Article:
Crist Wants $50 Million More From BP
Around the State
Warily watching Florida's 770 miles of Gulf coastline -- as well as the political polls -- Gov. Charlie Crist on Thursday asked BP America's president to send $50 million more to the state.
"Due to the extensive nature of (the Deepwater Horizon oil spill), Florida's state agencies and local governments have incurred significant costs associated with planning and preparing for potential impacts," Crist wrote to Lamar McKay.
Saying the state had already "exhausted" the initial $25 million sent by BP last month, Crist said $50 million more was needed "to allow Florida to continue our efforts."
Though Crist assured McKay that "detailed records shall be kept regarding the use of grant funds," the governor's office did not immediately supply a specific breakdown of the expenses already incurred.
Crist's request -- which exceeds that of other Gulf states -- may be justified in that Florida has more coastline than any other mainland state.
And if scientific models about the Gulf's "loop current" hold true, Florida's East Coast could feel the effects of the spill as oil entrains around the peninsula.
Those same models, however, predict that Florida's West Coast will be spared from the oily onslaught.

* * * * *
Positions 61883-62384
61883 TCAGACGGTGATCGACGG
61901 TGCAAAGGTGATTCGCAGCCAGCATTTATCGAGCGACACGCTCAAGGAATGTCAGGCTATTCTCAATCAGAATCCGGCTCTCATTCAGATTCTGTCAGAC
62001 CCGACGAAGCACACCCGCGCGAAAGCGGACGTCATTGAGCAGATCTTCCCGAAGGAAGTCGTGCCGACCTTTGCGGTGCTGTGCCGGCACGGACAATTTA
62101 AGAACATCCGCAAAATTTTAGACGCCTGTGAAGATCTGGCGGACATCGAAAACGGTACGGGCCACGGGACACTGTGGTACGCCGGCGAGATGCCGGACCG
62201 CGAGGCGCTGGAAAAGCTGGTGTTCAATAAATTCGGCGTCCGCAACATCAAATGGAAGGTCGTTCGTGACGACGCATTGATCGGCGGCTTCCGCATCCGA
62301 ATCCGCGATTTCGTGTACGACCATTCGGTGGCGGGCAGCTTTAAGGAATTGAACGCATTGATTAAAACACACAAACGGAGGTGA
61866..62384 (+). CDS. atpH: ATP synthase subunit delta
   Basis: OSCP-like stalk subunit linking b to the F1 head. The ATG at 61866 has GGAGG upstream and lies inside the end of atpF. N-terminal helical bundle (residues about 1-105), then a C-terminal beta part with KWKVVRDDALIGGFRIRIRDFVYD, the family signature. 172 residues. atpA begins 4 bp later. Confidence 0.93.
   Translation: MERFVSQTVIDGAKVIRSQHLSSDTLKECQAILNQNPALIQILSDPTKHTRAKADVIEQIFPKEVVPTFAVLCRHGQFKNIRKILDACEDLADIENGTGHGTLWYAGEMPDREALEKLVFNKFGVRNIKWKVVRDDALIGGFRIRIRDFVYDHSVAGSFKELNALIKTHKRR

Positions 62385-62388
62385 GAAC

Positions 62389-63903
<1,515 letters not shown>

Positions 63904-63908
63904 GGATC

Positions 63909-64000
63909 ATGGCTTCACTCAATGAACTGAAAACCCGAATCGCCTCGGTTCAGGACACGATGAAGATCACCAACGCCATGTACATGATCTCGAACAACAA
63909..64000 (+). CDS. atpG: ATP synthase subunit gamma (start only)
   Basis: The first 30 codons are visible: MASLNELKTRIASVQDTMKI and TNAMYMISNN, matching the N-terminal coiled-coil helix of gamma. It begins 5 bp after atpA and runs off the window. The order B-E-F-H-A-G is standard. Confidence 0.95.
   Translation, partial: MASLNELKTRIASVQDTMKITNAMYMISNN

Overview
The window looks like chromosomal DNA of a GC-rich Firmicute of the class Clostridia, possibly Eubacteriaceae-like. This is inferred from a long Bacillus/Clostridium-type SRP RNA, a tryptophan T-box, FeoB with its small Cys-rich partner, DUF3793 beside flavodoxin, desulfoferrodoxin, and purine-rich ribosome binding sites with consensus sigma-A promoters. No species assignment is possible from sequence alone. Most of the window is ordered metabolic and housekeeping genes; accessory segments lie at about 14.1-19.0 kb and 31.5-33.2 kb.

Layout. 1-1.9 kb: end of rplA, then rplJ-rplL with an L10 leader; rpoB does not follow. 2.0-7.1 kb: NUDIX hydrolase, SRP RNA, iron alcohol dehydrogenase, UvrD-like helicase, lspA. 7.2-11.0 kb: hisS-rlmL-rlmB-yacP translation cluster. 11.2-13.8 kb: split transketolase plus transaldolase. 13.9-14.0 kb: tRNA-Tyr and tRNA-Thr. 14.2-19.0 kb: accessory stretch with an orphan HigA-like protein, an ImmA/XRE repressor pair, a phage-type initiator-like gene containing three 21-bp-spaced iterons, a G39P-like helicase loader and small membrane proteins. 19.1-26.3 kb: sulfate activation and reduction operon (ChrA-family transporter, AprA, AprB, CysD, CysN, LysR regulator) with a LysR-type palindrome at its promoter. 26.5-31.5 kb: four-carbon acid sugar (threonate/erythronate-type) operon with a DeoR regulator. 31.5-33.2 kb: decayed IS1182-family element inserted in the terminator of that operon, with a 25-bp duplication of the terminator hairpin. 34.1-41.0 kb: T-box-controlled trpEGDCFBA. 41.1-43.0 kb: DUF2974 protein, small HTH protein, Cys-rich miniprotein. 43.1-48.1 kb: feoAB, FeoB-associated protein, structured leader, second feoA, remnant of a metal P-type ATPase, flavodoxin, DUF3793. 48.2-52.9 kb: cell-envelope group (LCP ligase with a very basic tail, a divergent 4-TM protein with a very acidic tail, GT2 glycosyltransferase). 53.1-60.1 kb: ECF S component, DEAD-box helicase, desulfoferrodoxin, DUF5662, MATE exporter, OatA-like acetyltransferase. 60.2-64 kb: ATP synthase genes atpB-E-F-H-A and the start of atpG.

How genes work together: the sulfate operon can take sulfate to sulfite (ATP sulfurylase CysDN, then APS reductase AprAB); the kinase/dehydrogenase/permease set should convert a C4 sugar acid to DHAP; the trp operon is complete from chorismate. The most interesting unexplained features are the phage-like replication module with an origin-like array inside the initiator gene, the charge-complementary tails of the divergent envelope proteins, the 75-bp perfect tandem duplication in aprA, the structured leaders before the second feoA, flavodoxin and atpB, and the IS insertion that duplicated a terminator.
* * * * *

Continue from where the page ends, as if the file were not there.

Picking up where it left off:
BP officials could not immediately be reached for comment on Crist's request.
Crist, who is running for U.S. Senate as an independent, took heat from Republicans and Democrats who said he moved too slowly in the early days of the oil blowout.
In his request to double BP's initial payment to Florida, Crist said the state had already spent --
- "More than $30 million for supplemental protective measures."
- "Approximately $20 million on incrememtal local and state preparedness and response support costs during the first 30 days of operation (first responders, critical training, EOC operations, support equipment and supplies, etc.) and projected for an additional 30 days."
Thus far, the company also has paid approximately $42 million in compensation to people and companies affected by the spill.
On Wednesday, BP announced that it supports the U.S. government's decision to proceed with the construction of six sections of a Louisiana barrier islands proposal.
BP said it would fund the estimated $360 million it will cost to build the six sections.
Contact Kenric Ward at email@example.com or at (772) 801-5341.